‘Scarred for life’: Sage experts warn of impact of Covid policies on the young | UK news

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Children and young people are at risk of becoming a “lost generation” because of the UK government’s pandemic policies, members of Sage have warned.

Those aged seven to 24, sometimes called generation Z, have largely avoided the direct health impact of the coronavirus. But, say the government’s scientific advisers, they risk being “catastrophically” hit by the “collateral damage” wrought by the crisis.

The Guardian understands that some advisers on the Scientific Advisory Group for Emergencies (Sage), which feeds directly into UK government decision-making, warned ministers “several” times about the risks to people in this age group but believe they were “brushed aside”.

Ten million schoolchildren across the UK had their schools closed from March to curb the spread of Covid-19 – the first such shutdown in modern British history – while cancelled exams and the summer fiasco over results caused uproar.

Last week, the former homelessness adviser, Dame Louise Casey, warned the UK face a “period of destitution” in which families “can’t put shoes on” children.

Meanwhile, youth unemployment is on course to more than triple to its highest level since the early 1980s and could hit 17% by the end of this year, according to a Resolution Foundation report.

In claims echoing revelations about Sage recommendations for a “circuit breaker” in England being ignored, one Sage adviser told the Guardian that the government was “too interested in firefighting to think even just three months ahead, despite the fact that we had empirical data showing the specific risks to this generation”.

Poverty chart

The warnings have been echoed by a host of eminent child specialists. They include: Cathy Creswell, professor of developmental clinical psychology at Oxford and lead of the Co-Space study into how families are coping during the pandemic; Dr Dasha Nicholls, who is part of the You-Cope study into young people’s health and wellbeing during the pandemic, research that is being led by University College London and Great Ormond Street hospital; and Craig Morgan, professor of social epidemiology and the head of the health service and population research department at the Institute of Psychiatry, King’s College London.

“We have failed to listen and respond to these children and their families,” said Creswell. “We risk having a whole generation unheard, forgotten and devalued.”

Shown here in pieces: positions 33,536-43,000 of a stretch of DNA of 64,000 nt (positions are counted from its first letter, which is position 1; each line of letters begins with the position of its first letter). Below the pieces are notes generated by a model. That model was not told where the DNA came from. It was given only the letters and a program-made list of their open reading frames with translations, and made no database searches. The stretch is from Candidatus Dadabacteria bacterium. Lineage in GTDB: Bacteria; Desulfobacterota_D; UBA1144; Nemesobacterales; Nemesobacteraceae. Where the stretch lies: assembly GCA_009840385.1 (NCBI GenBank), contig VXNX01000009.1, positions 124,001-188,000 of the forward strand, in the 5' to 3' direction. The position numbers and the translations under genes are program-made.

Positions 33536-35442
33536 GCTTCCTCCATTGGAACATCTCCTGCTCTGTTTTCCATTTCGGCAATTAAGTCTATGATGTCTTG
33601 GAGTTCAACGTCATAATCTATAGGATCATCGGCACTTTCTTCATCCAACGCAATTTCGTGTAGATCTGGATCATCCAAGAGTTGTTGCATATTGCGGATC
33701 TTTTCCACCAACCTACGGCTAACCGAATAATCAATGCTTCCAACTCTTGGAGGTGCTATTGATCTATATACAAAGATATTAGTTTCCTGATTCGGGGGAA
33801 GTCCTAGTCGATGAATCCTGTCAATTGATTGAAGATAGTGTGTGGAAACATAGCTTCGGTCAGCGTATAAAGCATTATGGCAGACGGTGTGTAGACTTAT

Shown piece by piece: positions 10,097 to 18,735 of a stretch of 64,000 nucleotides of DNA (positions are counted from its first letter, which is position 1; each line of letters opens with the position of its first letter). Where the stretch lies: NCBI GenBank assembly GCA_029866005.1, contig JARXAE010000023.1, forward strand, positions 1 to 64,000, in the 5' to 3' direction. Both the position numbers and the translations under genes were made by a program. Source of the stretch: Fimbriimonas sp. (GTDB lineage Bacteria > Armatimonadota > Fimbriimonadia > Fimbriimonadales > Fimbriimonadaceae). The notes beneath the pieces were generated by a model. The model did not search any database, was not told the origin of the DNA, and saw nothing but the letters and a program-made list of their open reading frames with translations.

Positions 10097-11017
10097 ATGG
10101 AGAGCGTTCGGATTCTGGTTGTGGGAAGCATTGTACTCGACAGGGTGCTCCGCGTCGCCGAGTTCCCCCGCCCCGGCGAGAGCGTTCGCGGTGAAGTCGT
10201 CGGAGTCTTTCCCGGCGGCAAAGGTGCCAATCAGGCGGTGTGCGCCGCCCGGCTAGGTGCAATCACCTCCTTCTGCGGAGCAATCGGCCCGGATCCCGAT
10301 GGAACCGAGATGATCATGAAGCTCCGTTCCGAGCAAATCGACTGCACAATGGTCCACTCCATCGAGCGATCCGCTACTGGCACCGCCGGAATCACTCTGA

Nicholls said: “This generation is entering uncharted territory, where their opportunities have been devastated. People talk of the resilience of the young but this crisis has happened so quickly that young people have had no time to change and adapt. The impact on them could become entrenched, with potentially enduring consequences.”

Morgan said: “We cannot afford to fail a whole generation. We need urgent action to support young people. Policies that will have an immediate and far-reaching impact.”

This week, the Guardian launches a project tracking the experiences of members of generation Z across the country during the pandemic. It comes as Imperial College London and NHS Digital are due to release an update of their 2017 research on the mental health of children and young people, the first comprehensive study of this generation during the pandemic.


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The were already concerns among experts about generation Z before the pandemic. About 30% of children were already living in poverty, a figure that was predicted to increase.

During the pandemic, there has been a rise in the use of food banks, especially among households with children. Official data showed a dramatic deterioration in job prospects for young men in June to August 2020, with 16- to 24-year-olds accounting for almost 60% of the total fall in employment during the pandemic.

Prof Russell Viner, the president of the Royal College of Paediatrics and Child Health, who is on Sage’s children’s task and finish working group, said: “This is a generation under threat. It will be catastrophically, disproportionately hit and harmed by the loss of economic and social opportunities as a direct result of the pandemic. We have taken money out of our children’s futures by racking up this huge national debt.

“We have to face up to the fact that we not only took away the protective net we throw around our children by closing schools and redeploying the children’s health workforce, but then we mortgaged off their futures for the current reality.”.

Viner’s comments were echoed by a second Sage member, Prof Chris Bonell from the London School of Hygiene and Tropical Medicine.

Hafta Ichi
Source: The Guardian
Keyword: ‘Scarred for life’: Sage experts warn of impact of Covid policies on the young | UK news

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